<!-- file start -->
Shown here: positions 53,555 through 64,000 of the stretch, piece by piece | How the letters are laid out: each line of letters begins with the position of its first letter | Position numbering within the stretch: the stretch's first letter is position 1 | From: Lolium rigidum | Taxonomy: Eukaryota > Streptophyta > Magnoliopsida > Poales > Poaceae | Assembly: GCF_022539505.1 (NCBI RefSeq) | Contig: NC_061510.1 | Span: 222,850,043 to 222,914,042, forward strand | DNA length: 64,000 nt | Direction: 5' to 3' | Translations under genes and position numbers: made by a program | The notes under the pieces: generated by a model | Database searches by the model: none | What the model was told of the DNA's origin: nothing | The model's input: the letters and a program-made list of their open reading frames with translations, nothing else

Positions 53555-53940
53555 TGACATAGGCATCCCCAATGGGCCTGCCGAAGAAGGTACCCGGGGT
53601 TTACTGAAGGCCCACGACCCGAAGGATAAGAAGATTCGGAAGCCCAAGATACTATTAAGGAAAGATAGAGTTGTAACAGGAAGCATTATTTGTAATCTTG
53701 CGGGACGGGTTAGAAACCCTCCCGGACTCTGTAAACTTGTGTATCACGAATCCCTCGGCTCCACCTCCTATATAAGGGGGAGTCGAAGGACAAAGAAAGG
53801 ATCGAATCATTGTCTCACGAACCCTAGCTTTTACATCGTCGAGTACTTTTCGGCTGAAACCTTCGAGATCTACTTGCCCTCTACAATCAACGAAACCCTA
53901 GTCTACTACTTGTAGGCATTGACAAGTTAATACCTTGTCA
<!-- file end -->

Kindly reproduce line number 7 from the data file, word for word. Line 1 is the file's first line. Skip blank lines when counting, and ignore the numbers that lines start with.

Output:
53901 GTCTACTACTTGTAGGCATTGACAAGTTAATACCTTGTCA